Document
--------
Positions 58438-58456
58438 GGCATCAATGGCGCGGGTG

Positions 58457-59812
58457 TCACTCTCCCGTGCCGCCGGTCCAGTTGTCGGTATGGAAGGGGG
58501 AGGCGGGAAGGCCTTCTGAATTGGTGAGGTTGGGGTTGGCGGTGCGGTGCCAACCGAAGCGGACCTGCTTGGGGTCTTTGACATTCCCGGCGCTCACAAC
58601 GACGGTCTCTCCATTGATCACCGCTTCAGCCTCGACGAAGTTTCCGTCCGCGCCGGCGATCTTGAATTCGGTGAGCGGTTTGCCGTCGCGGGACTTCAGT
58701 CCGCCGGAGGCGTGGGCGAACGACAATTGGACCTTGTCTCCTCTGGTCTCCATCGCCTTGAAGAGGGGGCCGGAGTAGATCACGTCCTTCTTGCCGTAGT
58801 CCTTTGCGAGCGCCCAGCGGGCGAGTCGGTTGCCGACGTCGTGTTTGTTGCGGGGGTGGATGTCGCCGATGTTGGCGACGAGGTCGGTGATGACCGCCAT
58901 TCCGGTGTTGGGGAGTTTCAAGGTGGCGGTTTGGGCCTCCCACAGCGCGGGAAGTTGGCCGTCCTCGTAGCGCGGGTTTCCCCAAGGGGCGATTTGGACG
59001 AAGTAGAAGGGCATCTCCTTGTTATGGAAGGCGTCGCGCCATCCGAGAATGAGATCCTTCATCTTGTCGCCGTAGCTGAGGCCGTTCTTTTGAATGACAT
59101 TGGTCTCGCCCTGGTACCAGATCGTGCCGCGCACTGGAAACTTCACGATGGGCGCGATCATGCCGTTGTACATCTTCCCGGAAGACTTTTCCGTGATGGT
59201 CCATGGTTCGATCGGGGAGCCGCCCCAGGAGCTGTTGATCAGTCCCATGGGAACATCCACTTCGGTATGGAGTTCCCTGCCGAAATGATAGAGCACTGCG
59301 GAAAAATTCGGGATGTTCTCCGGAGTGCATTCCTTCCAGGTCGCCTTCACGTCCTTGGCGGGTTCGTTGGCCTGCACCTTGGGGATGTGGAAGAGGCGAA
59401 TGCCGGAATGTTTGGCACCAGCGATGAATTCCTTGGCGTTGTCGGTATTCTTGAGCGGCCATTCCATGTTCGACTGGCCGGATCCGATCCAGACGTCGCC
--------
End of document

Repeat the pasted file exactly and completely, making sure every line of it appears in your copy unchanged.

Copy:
Positions 58438-58456
58438 GGCATCAATGGCGCGGGTG

Positions 58457-59812
58457 TCACTCTCCCGTGCCGCCGGTCCAGTTGTCGGTATGGAAGGGGG
58501 AGGCGGGAAGGCCTTCTGAATTGGTGAGGTTGGGGTTGGCGGTGCGGTGCCAACCGAAGCGGACCTGCTTGGGGTCTTTGACATTCCCGGCGCTCACAAC
58601 GACGGTCTCTCCATTGATCACCGCTTCAGCCTCGACGAAGTTTCCGTCCGCGCCGGCGATCTTGAATTCGGTGAGCGGTTTGCCGTCGCGGGACTTCAGT
58701 CCGCCGGAGGCGTGGGCGAACGACAATTGGACCTTGTCTCCTCTGGTCTCCATCGCCTTGAAGAGGGGGCCGGAGTAGATCACGTCCTTCTTGCCGTAGT
58801 CCTTTGCGAGCGCCCAGCGGGCGAGTCGGTTGCCGACGTCGTGTTTGTTGCGGGGGTGGATGTCGCCGATGTTGGCGACGAGGTCGGTGATGACCGCCAT
58901 TCCGGTGTTGGGGAGTTTCAAGGTGGCGGTTTGGGCCTCCCACAGCGCGGGAAGTTGGCCGTCCTCGTAGCGCGGGTTTCCCCAAGGGGCGATTTGGACG
59001 AAGTAGAAGGGCATCTCCTTGTTATGGAAGGCGTCGCGCCATCCGAGAATGAGATCCTTCATCTTGTCGCCGTAGCTGAGGCCGTTCTTTTGAATGACAT
59101 TGGTCTCGCCCTGGTACCAGATCGTGCCGCGCACTGGAAACTTCACGATGGGCGCGATCATGCCGTTGTACATCTTCCCGGAAGACTTTTCCGTGATGGT
59201 CCATGGTTCGATCGGGGAGCCGCCCCAGGAGCTGTTGATCAGTCCCATGGGAACATCCACTTCGGTATGGAGTTCCCTGCCGAAATGATAGAGCACTGCG
59301 GAAAAATTCGGGATGTTCTCCGGAGTGCATTCCTTCCAGGTCGCCTTCACGTCCTTGGCGGGTTCGTTGGCCTGCACCTTGGGGATGTGGAAGAGGCGAA
59401 TGCCGGAATGTTTGGCACCAGCGATGAATTCCTTGGCGTTGTCGGTATTCTTGAGCGGCCATTCCATGTTCGACTGGCCGGATCCGATCCAGACGTCGCC